Interplay Between The Workers’ Compensation Act & Law Against Discrimination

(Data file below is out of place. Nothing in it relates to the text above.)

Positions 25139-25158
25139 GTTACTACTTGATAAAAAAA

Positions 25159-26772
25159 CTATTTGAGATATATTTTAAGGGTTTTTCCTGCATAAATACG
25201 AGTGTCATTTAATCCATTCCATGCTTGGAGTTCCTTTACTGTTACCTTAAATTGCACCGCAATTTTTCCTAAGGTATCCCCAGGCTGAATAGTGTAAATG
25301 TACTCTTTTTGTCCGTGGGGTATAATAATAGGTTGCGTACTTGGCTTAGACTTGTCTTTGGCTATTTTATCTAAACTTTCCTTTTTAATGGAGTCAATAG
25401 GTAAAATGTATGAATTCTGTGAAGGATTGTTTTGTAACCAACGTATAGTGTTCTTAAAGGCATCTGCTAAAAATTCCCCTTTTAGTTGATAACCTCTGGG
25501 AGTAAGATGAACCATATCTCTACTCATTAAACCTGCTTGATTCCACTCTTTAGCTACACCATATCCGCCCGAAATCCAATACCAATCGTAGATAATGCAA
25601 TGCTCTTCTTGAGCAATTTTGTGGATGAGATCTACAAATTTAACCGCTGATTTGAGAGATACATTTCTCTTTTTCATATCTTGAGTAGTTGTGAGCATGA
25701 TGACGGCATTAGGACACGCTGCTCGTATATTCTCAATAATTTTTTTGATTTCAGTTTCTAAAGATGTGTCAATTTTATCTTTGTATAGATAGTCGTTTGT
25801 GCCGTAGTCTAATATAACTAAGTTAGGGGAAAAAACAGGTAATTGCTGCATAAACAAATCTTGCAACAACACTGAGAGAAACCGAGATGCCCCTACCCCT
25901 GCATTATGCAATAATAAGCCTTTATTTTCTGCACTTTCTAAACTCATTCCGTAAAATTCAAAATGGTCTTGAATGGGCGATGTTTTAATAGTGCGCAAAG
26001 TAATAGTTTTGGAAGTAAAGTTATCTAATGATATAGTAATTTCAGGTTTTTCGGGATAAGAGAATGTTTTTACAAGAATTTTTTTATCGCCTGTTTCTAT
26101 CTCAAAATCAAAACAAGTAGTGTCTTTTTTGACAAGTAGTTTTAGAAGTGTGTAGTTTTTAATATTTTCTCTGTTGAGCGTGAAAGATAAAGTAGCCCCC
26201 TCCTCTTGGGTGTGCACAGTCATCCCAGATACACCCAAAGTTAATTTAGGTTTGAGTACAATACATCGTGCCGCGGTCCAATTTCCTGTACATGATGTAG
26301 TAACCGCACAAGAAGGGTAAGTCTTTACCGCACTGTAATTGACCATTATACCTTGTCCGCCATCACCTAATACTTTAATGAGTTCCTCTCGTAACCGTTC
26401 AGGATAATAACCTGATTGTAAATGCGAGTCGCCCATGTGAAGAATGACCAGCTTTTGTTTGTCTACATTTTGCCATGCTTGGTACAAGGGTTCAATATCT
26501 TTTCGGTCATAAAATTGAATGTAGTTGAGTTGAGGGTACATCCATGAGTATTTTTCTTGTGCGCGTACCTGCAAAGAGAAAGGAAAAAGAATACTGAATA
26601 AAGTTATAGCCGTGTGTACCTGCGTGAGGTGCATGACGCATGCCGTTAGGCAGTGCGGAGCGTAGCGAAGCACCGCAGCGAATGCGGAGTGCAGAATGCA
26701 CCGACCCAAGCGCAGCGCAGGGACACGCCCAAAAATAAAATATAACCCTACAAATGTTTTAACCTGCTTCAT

On March 25, 2019, the New Jersey Supreme Court analyzed the interplay between the Workers’ Compensation Act (WCA) and the Law Against Discrimination (LAD) in Carabello vs. City of Jersey City Police Dept. The plaintiff, Frank Carabello, was employed as a detective for the Jersey City Police Department (JCPD) when he was involved in a motor vehicle accident at work which caused chronic injuries to his knees, ultimately necessitating a total knee replacement. Although medical experts agreed that a knee replacement was warranted and related to the motor vehicle accident, Carabello failed to exhaust his remedies under the Workers’ Compensation Act (WCA) by filing a Motion for Medical Treatment. It appears that Carabello never wanted the surgery. Rather, he requested accommodation from his employer for his disability. He was eventually discharged by the police department due to his inability to perform the essential functions of his job due to his injuries. Carabello then sued his employer, alleging that the JCPD’s failure to authorize the knee surgery constituted a failure to reasonable accommodation his disability under the LAD. The Court ruled that an employee’s failure to pursue a remedy in the Division of Workers’ Compensation precluded him from maintaining a claim against his employer for failure to accommodate his disability under the LAD. Moral of the story is that if an employee is injured at work, he must exhaust his administrative remedies by fighting for medical treatment in the Division of Workers’ Compensation before he has the right to complain that the employer is not accommodating a disability. Read More
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